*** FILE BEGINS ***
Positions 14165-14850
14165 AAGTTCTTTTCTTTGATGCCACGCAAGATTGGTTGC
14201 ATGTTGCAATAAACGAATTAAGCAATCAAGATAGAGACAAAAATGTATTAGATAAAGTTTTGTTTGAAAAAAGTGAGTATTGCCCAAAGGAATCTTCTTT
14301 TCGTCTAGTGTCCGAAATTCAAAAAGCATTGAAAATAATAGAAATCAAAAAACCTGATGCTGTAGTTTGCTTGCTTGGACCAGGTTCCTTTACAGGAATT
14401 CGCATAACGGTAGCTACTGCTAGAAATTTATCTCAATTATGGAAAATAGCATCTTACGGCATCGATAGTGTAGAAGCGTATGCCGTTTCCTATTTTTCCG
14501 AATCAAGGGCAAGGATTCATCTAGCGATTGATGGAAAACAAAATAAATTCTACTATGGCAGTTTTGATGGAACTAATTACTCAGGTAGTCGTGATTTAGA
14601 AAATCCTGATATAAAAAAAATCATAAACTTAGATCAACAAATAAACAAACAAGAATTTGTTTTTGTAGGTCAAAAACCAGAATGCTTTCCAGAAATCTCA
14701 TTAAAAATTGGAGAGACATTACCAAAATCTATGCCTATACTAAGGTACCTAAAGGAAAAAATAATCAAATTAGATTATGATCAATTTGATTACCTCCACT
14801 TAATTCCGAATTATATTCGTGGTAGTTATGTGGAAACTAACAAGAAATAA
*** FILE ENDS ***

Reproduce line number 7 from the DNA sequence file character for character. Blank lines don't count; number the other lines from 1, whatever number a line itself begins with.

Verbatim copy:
14601 AAATCCTGATATAAAAAAAATCATAAACTTAGATCAACAAATAAACAAACAAGAATTTGTTTTTGTAGGTCAAAAACCAGAATGCTTTCCAGAAATCTCA